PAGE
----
Elif Shafak is an award-winning novelist and the most widely read woman writer in Turkey. Her books have been translated into more than twenty languages.
From her Q&A with Kate Kellaway at the Guardian:
You were born in Strasbourg, raised by a single mother – how did this affect you?--Marshal Zeringue
It had a huge impact. I didn’t see my father much. I met my two half-brothers in my mid-20s. I had to deal with being the other child. My father was a very good father to his sons but a very bad father to me. It took me a long time to accept that someone could succeed in many areas and fail in one. When my mother went back to college, my grandmother raised me. I called her Anne – mother in Turkish – and my own mother Abla, big sister.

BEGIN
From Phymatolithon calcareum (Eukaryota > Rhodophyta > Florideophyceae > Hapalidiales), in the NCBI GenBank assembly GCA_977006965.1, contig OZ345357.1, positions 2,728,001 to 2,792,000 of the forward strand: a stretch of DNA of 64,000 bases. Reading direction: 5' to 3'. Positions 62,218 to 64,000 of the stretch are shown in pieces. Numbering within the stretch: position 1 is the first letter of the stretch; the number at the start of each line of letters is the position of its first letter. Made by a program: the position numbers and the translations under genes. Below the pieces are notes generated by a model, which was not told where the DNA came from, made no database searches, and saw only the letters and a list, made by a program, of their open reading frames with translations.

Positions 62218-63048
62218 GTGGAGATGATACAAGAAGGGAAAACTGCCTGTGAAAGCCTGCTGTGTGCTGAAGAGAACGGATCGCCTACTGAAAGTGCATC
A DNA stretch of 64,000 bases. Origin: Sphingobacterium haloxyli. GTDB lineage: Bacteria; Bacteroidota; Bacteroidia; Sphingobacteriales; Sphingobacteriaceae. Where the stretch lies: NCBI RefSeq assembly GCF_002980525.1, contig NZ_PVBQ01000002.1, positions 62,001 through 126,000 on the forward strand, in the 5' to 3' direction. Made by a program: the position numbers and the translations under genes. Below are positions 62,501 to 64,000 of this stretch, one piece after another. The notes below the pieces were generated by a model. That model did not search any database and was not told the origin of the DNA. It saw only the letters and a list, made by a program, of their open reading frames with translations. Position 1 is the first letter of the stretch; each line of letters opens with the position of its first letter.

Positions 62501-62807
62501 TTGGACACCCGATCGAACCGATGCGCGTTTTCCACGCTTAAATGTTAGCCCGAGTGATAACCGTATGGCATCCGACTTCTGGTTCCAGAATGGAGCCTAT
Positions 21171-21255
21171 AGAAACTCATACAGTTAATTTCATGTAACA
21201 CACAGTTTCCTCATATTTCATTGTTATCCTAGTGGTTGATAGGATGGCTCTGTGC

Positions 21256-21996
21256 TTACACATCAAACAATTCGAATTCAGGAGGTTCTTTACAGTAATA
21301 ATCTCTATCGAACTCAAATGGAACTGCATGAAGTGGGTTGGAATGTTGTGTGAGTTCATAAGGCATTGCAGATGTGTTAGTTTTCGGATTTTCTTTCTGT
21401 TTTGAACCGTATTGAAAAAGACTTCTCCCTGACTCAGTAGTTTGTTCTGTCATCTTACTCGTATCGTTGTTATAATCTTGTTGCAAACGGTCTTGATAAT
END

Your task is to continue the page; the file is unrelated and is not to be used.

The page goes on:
And your mother became a diplomat…
This was unusual but she had studied hard, she was a linguist. She never married again. And she was able to do this because my less-educated grandmother supported her.
When did you realise you would become a novelist?
I started writing early because I was a lonely child. My life was boring, the world I created much more colourful. I’m aware of the pull of story land. Stefan Zweig writes about the urge to retreat into writing when the world is going crazy. I understand that but...[read on]